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Fertilizer Guidance

Fertilizer Guidance

While all plants need nutrients for growing and sustaining. Potted plants are no exception. The thing people need to understand is how and when to feed your plants, especially, when you practice container gardening. It becomes much more important for a gardener practicing container gardening to take care of their plant because the plants have very limited resources to gather their requirements from. Plants in containers are have limited access to soil, water, nutrients, etc., and thus, the role of the gardener becomes much more important, as the gardener has to take care of all the plants requirements.

Here are some tips from experts of Fresh Petals

We all know that almost all of the agriculture practiced in almost all parts of the world is heavily dependent on chemical fertilizers, and a large part of these chemical fertilizers are in the form of N-P-K [Nitrogen, Phosphorus and Potash (Potassium)] and D-A-P [DiAmmonium Phosphate], and since these make up a large composition of plant Macro nutrients these are the ones highly used the world over.

Since our containers have limited soils, we have to take care of that only, and can’t risk our plants dying due to acidification or salination. This is the reason, our team use vermicomposting to replenish our plant’s nutrient requirements. Though, the organic manures are somewhat slower in showing results than their inorganic counterparts, they are particularly safer, and hence, Fresh Petals team prefer these. Vermi compost has a good nutrient content and hence is pretty useful for our plants.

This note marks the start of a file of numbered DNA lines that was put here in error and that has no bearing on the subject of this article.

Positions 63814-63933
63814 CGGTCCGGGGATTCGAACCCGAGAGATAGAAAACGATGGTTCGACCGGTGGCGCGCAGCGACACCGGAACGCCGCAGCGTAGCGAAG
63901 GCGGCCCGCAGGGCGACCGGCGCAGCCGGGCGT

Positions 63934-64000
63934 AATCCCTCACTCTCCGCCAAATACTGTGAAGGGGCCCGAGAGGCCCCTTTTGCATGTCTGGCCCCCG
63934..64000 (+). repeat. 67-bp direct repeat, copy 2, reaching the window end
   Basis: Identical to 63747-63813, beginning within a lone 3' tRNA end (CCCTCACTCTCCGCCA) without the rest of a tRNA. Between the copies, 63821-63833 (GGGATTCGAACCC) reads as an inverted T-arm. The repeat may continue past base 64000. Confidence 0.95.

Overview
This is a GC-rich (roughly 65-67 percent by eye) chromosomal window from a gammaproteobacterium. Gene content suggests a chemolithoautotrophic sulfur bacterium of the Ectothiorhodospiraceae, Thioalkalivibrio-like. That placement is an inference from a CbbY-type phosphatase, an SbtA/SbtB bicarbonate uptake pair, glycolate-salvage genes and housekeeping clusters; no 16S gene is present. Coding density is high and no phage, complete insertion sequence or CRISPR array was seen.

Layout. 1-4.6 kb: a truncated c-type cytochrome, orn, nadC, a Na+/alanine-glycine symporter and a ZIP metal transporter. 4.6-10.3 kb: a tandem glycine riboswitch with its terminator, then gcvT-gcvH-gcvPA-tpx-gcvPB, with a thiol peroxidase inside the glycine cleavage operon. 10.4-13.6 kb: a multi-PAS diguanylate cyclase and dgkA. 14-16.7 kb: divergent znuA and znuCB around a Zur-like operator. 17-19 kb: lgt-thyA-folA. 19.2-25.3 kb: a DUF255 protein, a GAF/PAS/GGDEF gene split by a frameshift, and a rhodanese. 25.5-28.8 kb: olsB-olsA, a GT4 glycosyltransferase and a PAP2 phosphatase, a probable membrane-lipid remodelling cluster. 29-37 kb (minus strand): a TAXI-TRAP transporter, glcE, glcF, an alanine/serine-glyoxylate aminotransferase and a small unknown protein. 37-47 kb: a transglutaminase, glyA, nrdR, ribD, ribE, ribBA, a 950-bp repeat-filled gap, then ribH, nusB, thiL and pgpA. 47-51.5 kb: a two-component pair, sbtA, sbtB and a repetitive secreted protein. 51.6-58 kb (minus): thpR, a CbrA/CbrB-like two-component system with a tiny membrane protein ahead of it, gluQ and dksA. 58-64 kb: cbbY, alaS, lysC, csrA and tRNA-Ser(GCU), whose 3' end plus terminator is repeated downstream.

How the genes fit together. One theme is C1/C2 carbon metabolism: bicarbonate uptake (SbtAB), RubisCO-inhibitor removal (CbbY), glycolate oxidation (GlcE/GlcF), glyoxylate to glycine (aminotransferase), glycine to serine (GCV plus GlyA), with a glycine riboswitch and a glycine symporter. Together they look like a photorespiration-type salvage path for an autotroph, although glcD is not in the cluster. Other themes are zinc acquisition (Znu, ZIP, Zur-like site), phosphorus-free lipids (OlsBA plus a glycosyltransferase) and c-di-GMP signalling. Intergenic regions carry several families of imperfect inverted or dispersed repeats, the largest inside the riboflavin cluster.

There’s one way that Fresh Petals follow to feed their potted plants with compost which ensures that our plants get enough of the nutrients contained within the compost. What we do is, before using the compost; we let the soil dry a bit so that it doesn’t become messy working with it when we’re mixing the compost with it. Once the soil has dried up to a workable form, we dig it up gently using a tool (use long screwdrivers of different thickness as these are easy to work on with dense plant roots in small containers, and minimize the risk of the plant’s roots getting severed). Once the soil has been loosened enough, we remove some soil from the pot to make space for the compost. Once done with this, we put the compost in the pot and mix it with the remaining loosened soil so that the soil gets somewhat even texture (the compost is mostly moist and darker in color than the normal soil). This practice ensures that even if even if your pot or container is filled completely with water and the water overflows, it won’t take all the compost with it (compost is very light and does contain small air bubbles, hence floats on water).
Hope you will prefer organic Fertilizer to keep your environment safe.

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